It cannot have escaped those who have attended with candor to the arguments employed against the extensive powers of the government, that the authors of them have very little considered how far these powers were necessary means of attaining a necessary end.
It seems here, as it seems in the prelude to several of the other papers, that the founders had to deal with opposition that was less than candid in their arguments. Is there nothing new under the sun?
Madison argues here that it is necessary that the government be vested with particular powers in order to perform it's duties. Federalist #41 deals mainly with military powers. In today's debate over NSA, wiretapping, spying, and FISA the Bush administration apologists argue as Vice President Dick Cheney has stated The president "needs to have his constitutional powers unimpaired, if you will, in terms of the conduct of national security policy...."
Few there are that would argue that the federal government and the President should be constrained from performing their duties to protect and defend The Constitution of the United States of America and the people of this nation. The argument today is that defending The Constitution means obeying the law and The Constitution itself. The right wing noise machine is less than candid in it's arguments that somehow obeying the FISA law and the 4th amendment would stop the government from being able to properly defend the government. A candid, open, and honest discussion about what constitutes the "necessary means of attaining a necessary end" is not too much to ask, is it?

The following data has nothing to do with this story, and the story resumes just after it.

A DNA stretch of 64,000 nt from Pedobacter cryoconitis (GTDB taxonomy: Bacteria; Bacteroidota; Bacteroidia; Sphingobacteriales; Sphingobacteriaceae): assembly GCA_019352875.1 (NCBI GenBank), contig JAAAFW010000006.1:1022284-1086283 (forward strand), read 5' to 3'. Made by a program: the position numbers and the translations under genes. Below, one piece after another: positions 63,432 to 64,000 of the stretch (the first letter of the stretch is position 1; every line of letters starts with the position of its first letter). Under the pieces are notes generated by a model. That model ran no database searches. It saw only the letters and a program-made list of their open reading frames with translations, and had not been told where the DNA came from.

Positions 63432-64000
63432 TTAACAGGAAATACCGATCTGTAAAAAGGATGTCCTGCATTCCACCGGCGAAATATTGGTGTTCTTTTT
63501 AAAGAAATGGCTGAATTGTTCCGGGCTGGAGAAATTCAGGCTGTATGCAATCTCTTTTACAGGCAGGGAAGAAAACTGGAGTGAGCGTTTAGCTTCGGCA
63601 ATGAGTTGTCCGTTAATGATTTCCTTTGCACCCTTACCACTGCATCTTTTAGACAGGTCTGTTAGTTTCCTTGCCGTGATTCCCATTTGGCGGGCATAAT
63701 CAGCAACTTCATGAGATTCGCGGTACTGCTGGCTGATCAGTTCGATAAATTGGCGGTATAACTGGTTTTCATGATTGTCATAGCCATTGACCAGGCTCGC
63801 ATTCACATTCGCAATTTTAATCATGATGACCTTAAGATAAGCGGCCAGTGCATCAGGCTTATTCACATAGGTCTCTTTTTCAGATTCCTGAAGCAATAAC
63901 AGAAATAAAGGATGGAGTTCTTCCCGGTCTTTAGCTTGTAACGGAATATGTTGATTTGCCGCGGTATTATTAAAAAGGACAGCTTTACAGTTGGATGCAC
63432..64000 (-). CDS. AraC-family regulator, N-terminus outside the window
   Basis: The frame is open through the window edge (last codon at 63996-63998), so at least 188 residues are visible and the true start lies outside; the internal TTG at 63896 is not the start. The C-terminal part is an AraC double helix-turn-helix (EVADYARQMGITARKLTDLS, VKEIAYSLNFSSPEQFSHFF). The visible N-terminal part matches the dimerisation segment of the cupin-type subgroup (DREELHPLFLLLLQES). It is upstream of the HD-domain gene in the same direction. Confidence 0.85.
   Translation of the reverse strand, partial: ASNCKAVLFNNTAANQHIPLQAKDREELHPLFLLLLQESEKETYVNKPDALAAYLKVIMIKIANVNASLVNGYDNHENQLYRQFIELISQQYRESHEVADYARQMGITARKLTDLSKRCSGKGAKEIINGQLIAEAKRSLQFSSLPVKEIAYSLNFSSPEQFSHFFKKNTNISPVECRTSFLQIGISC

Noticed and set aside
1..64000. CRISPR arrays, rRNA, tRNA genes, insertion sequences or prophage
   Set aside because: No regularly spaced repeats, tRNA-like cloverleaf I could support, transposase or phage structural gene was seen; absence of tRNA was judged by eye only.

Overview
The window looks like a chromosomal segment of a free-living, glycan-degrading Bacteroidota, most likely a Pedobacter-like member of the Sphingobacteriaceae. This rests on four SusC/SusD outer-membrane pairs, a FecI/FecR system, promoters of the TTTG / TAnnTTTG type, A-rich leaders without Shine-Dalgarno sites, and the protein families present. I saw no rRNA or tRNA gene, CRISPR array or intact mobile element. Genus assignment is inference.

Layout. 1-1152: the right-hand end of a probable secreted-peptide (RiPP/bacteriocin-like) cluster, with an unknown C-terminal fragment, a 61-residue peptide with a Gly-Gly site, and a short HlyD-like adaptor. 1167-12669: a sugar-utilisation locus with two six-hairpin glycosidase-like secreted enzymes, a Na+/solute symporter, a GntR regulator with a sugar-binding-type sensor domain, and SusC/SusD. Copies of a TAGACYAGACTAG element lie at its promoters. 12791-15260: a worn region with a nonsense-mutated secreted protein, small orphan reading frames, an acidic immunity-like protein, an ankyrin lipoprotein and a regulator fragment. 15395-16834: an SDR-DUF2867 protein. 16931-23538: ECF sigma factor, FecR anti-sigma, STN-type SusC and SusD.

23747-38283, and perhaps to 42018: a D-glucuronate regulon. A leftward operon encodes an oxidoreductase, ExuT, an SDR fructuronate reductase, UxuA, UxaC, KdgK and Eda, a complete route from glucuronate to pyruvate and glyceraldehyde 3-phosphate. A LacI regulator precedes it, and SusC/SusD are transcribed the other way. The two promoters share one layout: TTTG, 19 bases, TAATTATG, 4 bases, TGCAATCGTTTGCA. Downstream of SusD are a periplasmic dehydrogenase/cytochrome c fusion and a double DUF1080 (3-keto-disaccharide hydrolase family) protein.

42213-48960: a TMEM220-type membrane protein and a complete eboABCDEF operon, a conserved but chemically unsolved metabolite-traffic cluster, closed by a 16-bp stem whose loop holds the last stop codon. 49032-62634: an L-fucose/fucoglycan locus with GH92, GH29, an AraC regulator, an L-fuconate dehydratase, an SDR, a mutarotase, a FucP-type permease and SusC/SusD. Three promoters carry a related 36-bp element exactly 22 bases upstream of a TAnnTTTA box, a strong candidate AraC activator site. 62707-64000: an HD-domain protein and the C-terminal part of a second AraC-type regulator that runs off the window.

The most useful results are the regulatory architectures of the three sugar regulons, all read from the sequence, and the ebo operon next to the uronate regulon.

They have chosen rather to dwell on the inconveniences which must be unavoidably blended with all political advantages; and on the possible abuses which must be incident to every power or trust, of which a beneficial use can be made.
And today we have the willful and ignorant opposite. They chose to ignore the obvious abuses and be unwilling to obey the law due to some minor inconveniences such as judicial review and congressional oversight. Review and oversight that can by law be done after the fact and do not in any way delay or restrain the governments ability to do it's job.
This method of handling the subject cannot impose on the good sense of the people of America. It may display the subtlety of the writer; it may open a boundless field for rhetoric and declamation; it may inflame the passions of the unthinking, and may confirm the prejudices of the misthinking: